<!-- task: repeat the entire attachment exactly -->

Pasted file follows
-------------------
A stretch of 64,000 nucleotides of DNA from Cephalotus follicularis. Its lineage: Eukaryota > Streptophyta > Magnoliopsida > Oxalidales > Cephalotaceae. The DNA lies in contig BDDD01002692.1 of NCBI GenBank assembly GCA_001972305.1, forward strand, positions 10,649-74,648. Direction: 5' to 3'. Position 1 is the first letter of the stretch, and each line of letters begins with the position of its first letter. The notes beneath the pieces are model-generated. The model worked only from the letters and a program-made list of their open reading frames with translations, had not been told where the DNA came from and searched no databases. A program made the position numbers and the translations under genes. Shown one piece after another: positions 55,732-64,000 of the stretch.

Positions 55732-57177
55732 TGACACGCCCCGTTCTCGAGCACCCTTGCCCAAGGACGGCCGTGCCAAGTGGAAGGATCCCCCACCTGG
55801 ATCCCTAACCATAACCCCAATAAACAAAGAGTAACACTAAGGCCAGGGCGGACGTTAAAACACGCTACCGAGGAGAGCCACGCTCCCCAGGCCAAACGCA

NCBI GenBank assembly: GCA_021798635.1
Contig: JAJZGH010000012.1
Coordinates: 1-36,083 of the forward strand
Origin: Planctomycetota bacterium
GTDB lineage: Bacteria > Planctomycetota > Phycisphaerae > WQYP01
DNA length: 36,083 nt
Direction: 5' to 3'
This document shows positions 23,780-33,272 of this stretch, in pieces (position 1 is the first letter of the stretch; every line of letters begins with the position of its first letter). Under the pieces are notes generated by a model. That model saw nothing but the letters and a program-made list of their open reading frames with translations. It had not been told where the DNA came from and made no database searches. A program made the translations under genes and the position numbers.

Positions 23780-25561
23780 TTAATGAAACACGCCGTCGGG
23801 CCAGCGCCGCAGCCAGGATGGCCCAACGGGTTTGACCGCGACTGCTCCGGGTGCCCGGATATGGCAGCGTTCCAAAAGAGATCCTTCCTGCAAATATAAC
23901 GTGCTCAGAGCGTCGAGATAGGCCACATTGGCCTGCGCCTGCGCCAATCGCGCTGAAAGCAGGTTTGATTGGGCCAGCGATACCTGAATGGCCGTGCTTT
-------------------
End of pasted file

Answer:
A stretch of 64,000 nucleotides of DNA from Cephalotus follicularis. Its lineage: Eukaryota > Streptophyta > Magnoliopsida > Oxalidales > Cephalotaceae. The DNA lies in contig BDDD01002692.1 of NCBI GenBank assembly GCA_001972305.1, forward strand, positions 10,649-74,648. Direction: 5' to 3'. Position 1 is the first letter of the stretch, and each line of letters begins with the position of its first letter. The notes beneath the pieces are model-generated. The model worked only from the letters and a program-made list of their open reading frames with translations, had not been told where the DNA came from and searched no databases. A program made the position numbers and the translations under genes. Shown one piece after another: positions 55,732-64,000 of the stretch.

Positions 55732-57177
55732 TGACACGCCCCGTTCTCGAGCACCCTTGCCCAAGGACGGCCGTGCCAAGTGGAAGGATCCCCCACCTGG
55801 ATCCCTAACCATAACCCCAATAAACAAAGAGTAACACTAAGGCCAGGGCGGACGTTAAAACACGCTACCGAGGAGAGCCACGCTCCCCAGGCCAAACGCA

NCBI GenBank assembly: GCA_021798635.1
Contig: JAJZGH010000012.1
Coordinates: 1-36,083 of the forward strand
Origin: Planctomycetota bacterium
GTDB lineage: Bacteria > Planctomycetota > Phycisphaerae > WQYP01
DNA length: 36,083 nt
Direction: 5' to 3'
This document shows positions 23,780-33,272 of this stretch, in pieces (position 1 is the first letter of the stretch; every line of letters begins with the position of its first letter). Under the pieces are notes generated by a model. That model saw nothing but the letters and a program-made list of their open reading frames with translations. It had not been told where the DNA came from and made no database searches. A program made the translations under genes and the position numbers.

Positions 23780-25561
23780 TTAATGAAACACGCCGTCGGG
23801 CCAGCGCCGCAGCCAGGATGGCCCAACGGGTTTGACCGCGACTGCTCCGGGTGCCCGGATATGGCAGCGTTCCAAAAGAGATCCTTCCTGCAAATATAAC
23901 GTGCTCAGAGCGTCGAGATAGGCCACATTGGCCTGCGCCTGCGCCAATCGCGCTGAAAGCAGGTTTGATTGGGCCAGCGATACCTGAATGGCCGTGCTTT